Nov. 18 (Bloomberg) -- Activists in St. Louis and other U.S. cities are arranging logistics for mass demonstrations as a grand jury considers indicting a white police officer in the shooting of an unarmed black teenager.
The panel may act any day in the case of Officer Darren Wilson, who in August killed 18-year-old Michael Brown of Ferguson, a St. Louis suburb. The death sparked weeks of unrest that attracted news coverage globally.
Missouri Governor Jay Nixon has activated the National Guard in anticipation of violence if the grand jury declines to indict Wilson, and the FBI is warning law enforcement in the U.S. to prepare for protests and attacks. Riots, looting and arson followed the acquittal of police in the beating of motorist Rodney King in southern California in 1992.
Without an indictment, protesters will take to the streets in “hot spots” to show displeasure and call on the U.S. Justice Department to investigate, said Elizabeth Vega, 47, a St. Louis artist who has been demonstrating since Brown was shot.
“We’re organizing, and we are organized,” Vega said. “You can count on peaceful, but very vigorous and determined civil disobedience.”
Demonstrators want better oversight of law enforcement, including outside investigations of shootings, body cameras on officers and better statistics on incidents, Vega said.
If there’s an indictment, demonstrations will follow “because people are happy,” said Michael McPhearson of St. Louis, 50, executive director of Veterans for Peace, a part of the Don’t Shoot Coalition. “If there’s not, people will express frustration and anger.”
Organizers are establishing “safe spaces” where protesters may rest or obtain supplies near places such as the Ferguson Police Department and prosecutor Robert McCulloch’s office in Clayton, McPhearson said.
President Barack Obama and Nixon, a fellow Democrat, discussed the response to a decision on Nov. 7, and the president “has also been in touch with civil-rights leaders” during past weeks to urge calm, spokesman Josh Earnest said at a briefing today.
Some residents are seeking peace through strength.
Steven King, owner of Metro Shooting Supplies in Bridgeton, Missouri, said he’s seen daily sales increase as much as five- fold this month. The store is selling about 35 to 50 guns a day ranging from $350 to $2,000, compared with normal sales of 10 to 15 daily, King said.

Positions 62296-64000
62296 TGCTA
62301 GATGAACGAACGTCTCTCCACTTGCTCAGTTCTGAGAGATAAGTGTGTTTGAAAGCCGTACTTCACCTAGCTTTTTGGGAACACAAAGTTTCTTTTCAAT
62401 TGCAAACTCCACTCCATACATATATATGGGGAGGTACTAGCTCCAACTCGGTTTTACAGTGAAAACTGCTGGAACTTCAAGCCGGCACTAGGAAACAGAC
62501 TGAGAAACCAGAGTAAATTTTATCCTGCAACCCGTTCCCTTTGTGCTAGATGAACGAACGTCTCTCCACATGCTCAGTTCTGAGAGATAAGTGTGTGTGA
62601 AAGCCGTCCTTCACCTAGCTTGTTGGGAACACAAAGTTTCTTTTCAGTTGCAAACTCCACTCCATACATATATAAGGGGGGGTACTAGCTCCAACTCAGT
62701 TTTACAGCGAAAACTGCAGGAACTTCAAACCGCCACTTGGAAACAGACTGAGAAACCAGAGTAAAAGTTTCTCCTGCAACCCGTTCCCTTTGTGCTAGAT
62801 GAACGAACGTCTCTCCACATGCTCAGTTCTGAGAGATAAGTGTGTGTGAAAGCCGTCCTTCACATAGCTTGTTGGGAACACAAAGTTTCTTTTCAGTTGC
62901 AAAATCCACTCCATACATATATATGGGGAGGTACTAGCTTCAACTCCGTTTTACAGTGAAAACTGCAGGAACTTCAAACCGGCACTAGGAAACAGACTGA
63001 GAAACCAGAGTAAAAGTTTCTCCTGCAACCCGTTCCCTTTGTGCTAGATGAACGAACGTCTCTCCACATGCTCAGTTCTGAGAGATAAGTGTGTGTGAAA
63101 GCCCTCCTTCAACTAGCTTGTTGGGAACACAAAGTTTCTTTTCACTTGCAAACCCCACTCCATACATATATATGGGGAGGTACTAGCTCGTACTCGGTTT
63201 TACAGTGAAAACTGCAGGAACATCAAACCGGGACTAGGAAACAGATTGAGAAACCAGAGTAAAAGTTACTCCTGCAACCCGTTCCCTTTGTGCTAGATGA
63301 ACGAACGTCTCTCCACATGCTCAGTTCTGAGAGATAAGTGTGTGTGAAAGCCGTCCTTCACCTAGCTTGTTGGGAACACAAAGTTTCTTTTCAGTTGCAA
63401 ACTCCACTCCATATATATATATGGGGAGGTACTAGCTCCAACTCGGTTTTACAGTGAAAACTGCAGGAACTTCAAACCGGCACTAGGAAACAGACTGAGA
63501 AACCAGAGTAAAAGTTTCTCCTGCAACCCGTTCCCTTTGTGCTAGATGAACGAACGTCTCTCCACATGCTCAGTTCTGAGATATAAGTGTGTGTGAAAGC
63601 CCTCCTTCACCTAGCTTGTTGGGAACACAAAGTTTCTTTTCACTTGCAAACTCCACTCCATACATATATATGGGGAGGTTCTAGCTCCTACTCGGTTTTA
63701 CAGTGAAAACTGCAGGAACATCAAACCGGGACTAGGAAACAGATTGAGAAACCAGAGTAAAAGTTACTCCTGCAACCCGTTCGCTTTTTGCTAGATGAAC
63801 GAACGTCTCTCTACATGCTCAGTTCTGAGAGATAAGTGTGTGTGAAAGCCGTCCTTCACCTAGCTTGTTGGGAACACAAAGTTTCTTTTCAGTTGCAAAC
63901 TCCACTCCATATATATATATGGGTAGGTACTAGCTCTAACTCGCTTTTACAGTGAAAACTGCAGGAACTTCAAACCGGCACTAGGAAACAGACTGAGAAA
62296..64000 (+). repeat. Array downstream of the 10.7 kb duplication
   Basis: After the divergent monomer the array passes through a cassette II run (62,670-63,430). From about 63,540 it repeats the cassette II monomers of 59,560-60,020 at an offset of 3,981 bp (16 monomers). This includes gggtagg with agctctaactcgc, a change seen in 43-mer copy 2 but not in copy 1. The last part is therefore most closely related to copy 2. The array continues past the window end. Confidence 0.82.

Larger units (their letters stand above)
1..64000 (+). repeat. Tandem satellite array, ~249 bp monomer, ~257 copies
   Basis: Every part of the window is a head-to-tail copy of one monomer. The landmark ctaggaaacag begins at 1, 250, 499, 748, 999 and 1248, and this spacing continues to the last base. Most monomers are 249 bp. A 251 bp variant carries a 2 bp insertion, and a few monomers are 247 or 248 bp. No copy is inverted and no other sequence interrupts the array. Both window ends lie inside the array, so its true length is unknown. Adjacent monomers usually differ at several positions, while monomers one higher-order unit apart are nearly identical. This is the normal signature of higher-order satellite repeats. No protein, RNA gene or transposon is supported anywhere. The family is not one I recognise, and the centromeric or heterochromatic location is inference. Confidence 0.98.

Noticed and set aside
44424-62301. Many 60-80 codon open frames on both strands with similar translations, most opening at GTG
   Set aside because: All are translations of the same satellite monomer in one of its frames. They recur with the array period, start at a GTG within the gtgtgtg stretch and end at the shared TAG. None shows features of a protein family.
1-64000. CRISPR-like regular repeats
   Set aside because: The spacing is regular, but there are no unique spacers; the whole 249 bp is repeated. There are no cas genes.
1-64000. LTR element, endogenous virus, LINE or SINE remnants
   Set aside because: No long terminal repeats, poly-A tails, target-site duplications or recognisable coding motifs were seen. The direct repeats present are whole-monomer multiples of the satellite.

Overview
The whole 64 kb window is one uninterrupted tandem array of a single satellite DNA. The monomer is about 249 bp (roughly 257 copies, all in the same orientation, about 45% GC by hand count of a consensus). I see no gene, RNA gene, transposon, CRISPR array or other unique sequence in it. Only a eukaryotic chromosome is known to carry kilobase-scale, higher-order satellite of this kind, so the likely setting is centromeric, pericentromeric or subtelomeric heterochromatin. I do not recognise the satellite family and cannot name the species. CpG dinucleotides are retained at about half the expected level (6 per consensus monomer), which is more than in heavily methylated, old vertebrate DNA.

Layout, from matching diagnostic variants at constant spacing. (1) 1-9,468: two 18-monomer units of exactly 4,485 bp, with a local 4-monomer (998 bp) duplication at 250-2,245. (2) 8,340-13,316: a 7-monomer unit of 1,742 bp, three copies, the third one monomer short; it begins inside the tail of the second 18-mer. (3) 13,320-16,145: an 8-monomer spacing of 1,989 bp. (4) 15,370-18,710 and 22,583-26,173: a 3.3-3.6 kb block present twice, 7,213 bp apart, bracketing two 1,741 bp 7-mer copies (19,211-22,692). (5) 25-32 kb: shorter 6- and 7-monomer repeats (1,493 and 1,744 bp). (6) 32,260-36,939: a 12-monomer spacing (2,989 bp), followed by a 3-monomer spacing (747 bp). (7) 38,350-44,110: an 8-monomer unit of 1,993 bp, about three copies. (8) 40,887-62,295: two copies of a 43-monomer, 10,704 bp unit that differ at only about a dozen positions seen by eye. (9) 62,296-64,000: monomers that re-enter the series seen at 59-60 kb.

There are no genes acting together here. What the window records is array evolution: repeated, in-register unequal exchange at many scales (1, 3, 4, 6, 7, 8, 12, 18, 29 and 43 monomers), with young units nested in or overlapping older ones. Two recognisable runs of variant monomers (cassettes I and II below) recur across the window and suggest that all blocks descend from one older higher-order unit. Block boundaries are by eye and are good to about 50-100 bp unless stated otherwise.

“They’re in fear of the unknown,” King said. “They don’t know where the riots or the protesting is going to break out.”
The streets were quiet this morning in Ferguson and Clayton, where the grand jury has been meeting, as temperatures dropped to 26 degrees Fahrenheit (-3.3 Celsius). This afternoon, Nixon swore in 16 members of a commission that will make recommendations by September 2015 “for how to make progress on the issues raised by events in Ferguson,” according to a news release.
“The choices we make in troubled times are the true expression of our humanity,” Nixon said in a news conference. “Let us heal the divisions exposed by the death of Michael Brown.”
Still, activists criticized Nixon’s decision yesterday to activate the National Guard and declare an emergency with a “unified command” of police agencies.
“That’s not de-escalating people’s emotions,” McPhearson said.
New York civil-rights activist Al Sharpton also has criticized Nixon and has said he plans to be with the Brown family when the grand-jury decision is announced.
“We must have nonviolent protests but police accountability,” Sharpton said in a statement last week.
Jesse Jackson, the Chicago-based civil rights activist, said in a telephone interview that he urges protesters to be “nonviolent, disciplined and persistent.”
The Rainbow PUSH Coalition, which he founded, has members present in Ferguson, he said.
The Federal Bureau of Investigation is warning U.S. law- enforcement agencies that the grand jury’s decision “will likely be exploited by some individuals to justify threats and attacks,” according to an ABC News account of an intelligence bulletin. “This also poses a threat to those civilians engaged in lawful or otherwise constitutionally protected activities.”
Vega said there are “40-plus cities that are going to be in solidarity with us,” and law-enforcement agencies across the nation are making ready.
Officials in Columbus, Ohio, anticipate demonstrations, and police are prepared, said Dan Williamson, a spokesman for Mayor Michael Coleman. Chicago police “will always protect residents’ right to free speech and peaceful assembly,” Martin Maloney, a spokesman, said in an e-mailed statement. San Francisco police have officers on standby.
Detroit police have contacted organizers of planned protests and expect no problems, said spokesman Sergeant Michael Woody.
“They have assured us and we have assured them there is no adversarial positioning here,” Woody said. “They have the right to protest, and we’re going to allow them to express their constitutional rights.”
Closer to the scene of the killing, people must pay attention to how the debate will play out in the streets.
Berkeley, Missouri, a city of about 9,000 that borders Ferguson, told residents last week to have bottled water, prescriptions and full gas tanks.
“Please make sure your home and family are prepared for a period of disruption, just as you would in the event of a storm,” the city’s letter said.